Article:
Stock markets in the US and Europe have risen sharply after coalition troop advances towards Baghdad raised hopes of a swift end to the conflict.
Markets are still driven by war news
In New York, the Dow Jones index rose sharply as soon as the Wall Street markets opened and ended the day 215 points - or 2.7% - higher at 8,285.
The Nasdaq technology index also performed strongly, rising by almost 4% during the day.
The strong gains were also reflected in Europe where
London's FTSE 100 index of leading shares closed 67 points - or 1.9% - higher at 5,353.
Germany's Dax leapt 5.7% higher while in Paris the Cac 40 closed with gains of 4%.
Oil price drop
Oil prices continued to fall after a potentially crippling strike in Nigeria was averted at the last minute and fears over a protracted conflict in Iraq eased.
"The war appears to be progressing better than expected," said a London crude oil broker.
"It's the first good news on the war front from the US perspective since the war began."
The price of US light crude had fallen $1.43 to $28.4o a barrel by 1815GMT, while Brent crude dropped $1.11 to end at $25.25 a barrel.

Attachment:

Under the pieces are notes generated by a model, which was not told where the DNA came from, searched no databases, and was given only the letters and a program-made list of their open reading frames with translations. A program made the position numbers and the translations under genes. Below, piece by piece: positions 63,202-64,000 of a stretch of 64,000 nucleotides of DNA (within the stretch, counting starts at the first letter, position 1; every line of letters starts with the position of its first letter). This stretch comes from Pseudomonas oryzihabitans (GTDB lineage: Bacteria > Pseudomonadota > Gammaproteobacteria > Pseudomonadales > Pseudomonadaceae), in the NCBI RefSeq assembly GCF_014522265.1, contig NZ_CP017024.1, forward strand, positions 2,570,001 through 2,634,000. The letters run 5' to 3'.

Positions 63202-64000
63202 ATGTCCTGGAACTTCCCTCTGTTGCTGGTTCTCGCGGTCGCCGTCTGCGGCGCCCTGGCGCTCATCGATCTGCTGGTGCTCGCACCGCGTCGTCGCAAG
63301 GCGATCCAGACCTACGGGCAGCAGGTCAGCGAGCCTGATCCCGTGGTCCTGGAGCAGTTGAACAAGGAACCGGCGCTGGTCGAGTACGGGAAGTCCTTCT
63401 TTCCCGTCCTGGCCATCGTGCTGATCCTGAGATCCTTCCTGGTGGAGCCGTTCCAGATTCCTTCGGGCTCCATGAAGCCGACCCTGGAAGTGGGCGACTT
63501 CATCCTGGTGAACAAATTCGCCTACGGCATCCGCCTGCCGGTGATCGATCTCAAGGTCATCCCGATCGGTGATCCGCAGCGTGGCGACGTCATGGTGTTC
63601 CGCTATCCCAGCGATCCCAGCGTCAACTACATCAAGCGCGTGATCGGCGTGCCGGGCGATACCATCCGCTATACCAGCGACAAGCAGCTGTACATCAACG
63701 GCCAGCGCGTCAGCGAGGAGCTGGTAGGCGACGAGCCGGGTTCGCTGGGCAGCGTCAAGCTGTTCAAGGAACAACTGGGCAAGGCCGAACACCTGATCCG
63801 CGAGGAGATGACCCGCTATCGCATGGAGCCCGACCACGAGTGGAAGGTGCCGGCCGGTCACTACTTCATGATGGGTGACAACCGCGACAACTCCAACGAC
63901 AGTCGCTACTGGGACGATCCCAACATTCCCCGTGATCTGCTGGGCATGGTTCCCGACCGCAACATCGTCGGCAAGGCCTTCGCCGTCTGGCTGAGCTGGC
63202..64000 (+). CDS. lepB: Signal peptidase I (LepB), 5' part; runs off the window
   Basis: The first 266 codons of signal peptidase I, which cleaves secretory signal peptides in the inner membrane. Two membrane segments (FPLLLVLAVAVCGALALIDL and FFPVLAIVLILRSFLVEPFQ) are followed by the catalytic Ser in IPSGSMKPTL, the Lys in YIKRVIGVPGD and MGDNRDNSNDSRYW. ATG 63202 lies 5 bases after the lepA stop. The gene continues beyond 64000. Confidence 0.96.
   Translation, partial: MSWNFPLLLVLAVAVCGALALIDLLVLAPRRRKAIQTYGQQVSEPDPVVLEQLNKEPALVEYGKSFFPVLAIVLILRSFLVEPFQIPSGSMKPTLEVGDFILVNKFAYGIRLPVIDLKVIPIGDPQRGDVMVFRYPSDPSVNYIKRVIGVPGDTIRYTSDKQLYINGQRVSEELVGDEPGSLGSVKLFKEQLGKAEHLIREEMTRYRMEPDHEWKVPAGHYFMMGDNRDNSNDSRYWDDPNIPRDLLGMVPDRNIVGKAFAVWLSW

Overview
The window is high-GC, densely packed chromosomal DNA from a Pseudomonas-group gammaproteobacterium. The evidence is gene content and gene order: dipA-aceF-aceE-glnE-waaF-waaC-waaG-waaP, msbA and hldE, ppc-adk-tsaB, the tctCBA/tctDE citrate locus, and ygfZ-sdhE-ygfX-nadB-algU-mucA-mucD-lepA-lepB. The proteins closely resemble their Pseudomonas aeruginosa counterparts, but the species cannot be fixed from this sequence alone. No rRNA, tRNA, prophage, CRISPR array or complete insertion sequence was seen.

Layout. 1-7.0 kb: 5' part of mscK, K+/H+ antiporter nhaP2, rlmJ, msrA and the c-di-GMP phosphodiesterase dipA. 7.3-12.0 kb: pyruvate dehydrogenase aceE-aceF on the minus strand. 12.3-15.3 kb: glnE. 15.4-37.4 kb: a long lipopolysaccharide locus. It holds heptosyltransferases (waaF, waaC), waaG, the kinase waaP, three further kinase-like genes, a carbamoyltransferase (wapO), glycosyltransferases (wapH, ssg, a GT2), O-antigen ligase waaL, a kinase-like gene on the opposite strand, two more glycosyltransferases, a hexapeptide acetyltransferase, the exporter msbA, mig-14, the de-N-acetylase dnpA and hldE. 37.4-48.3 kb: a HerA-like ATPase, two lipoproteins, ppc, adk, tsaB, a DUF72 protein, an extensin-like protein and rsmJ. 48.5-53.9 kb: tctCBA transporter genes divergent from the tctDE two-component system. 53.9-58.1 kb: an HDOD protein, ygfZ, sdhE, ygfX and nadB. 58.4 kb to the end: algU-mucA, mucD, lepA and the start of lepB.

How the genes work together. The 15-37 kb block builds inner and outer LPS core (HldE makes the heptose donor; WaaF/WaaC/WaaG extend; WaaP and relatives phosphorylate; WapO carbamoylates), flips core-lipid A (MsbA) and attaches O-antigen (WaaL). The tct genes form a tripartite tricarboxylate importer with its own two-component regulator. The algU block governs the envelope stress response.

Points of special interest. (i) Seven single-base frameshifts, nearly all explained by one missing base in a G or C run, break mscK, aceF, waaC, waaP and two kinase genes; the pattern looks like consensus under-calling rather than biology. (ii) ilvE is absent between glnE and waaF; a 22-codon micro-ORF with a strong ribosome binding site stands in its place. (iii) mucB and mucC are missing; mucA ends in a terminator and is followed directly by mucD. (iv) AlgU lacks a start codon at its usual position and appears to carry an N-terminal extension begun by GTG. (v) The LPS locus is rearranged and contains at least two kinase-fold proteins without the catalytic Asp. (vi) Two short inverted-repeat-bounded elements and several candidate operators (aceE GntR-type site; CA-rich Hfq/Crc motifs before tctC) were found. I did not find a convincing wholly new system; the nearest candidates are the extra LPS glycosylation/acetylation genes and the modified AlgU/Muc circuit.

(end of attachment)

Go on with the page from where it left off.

"It's remarkable how the mood has shifted this week from pessimism to reasonable optimism, and it's all got to do with perceptions about how the war is going," said David Thwaites, European equities strategist at BNP Paribas.
However, some analysts warned that the volatile markets would not be able to sustain the gains in coming weeks.
"Investors could get a wake-up call once (company) first quarter results start coming through later this month," said Rolf Elgeti, a strategist at Commerzbank.
In Asia, the Hang Seng index of leading Hong Kong shares closed up 0.7%, or 57 points, at 8,654, while the Nikkei 225 in Japan closed up 83 points, or 1%, at 8,070.
But analysts said the spread of the mystery pneumonia-like virus - which has killed at least 66 people worldwide and infected over 1,900 others - could hit economic growth in the region.
"People are still worried about fresh outbreaks. First it was in the hospital and then in the community ," said YK Chan, investment strategist at VC CEF Brokerage.
"People are staying at home. Every sector of the economy will be affected to some extent."